We walked back from the Lobkowicz Palace, past St Vitus’ Cathedral and the Old Royal Palace from which the three Habsburg administrators were thrown in 1618, through the Castle’s tourist-filled courtyards, out into Hradčany Square. Here stands the Martinic Palace, one of Prague’s finest noble houses. Jaroslav Martinic bought the property well before he was defenestrated, and initially began to reconstruct it in the Renaissance style. When he returned to Prague after the Battle of White Mountain, he had the work completed in the newly fashionable Baroque style. The layout of the palace he built is a replica of the Old Royal Palace within the Castle itself, but to half-scale – which may suggest unrealised ambitions.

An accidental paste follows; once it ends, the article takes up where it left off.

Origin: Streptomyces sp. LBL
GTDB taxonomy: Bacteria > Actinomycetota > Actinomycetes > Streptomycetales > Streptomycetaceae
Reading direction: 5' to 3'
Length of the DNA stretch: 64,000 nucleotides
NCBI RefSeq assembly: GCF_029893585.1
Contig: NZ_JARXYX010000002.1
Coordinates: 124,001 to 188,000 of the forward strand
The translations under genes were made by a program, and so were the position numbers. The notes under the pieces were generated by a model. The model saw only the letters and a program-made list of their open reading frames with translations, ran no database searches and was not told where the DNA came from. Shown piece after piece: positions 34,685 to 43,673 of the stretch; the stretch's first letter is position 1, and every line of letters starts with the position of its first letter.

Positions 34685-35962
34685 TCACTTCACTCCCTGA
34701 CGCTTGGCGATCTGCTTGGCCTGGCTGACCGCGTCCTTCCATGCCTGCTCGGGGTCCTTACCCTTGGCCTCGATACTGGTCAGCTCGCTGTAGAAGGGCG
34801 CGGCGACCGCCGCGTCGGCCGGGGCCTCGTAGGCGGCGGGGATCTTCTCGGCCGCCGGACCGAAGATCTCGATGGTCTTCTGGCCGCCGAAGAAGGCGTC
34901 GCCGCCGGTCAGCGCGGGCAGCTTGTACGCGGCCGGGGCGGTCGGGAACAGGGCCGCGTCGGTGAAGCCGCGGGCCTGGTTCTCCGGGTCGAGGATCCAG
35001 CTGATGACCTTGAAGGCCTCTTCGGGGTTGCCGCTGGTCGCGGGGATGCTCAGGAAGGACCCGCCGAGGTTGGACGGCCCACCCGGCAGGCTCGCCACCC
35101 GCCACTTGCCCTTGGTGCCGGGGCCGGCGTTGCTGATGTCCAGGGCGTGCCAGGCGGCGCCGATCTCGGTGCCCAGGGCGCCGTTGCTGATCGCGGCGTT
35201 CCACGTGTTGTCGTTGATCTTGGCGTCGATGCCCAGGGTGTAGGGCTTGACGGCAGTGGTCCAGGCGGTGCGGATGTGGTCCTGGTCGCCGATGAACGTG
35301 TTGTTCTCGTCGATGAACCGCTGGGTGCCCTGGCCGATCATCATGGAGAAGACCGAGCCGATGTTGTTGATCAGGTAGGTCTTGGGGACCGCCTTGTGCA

Jaroslav Martinic died in 1649, a year after the 1648 Peace of Westphalia that ended the Thirty Years’ War. Earlier in the day, in the ambulatory of St Vitus’ Cathedral, we had paused at the Martinic Chapel where Jaroslav Martinic is buried. Jaroslav Martinic may not be numbered among the nation’s heroes in Czech historiography, but here, in death, he lies among the kings and saints of Bohemia.
1 Source: https://commons.wikimedia.org/wiki/File:Osadnictwo_niemieckie_na_wschodzie. PNG.
2 Derek Sayer, The Coasts of Bohemia: A Czech History. Princeton, 1998, p. 100.
3 Sayer, op. cit., p. 15.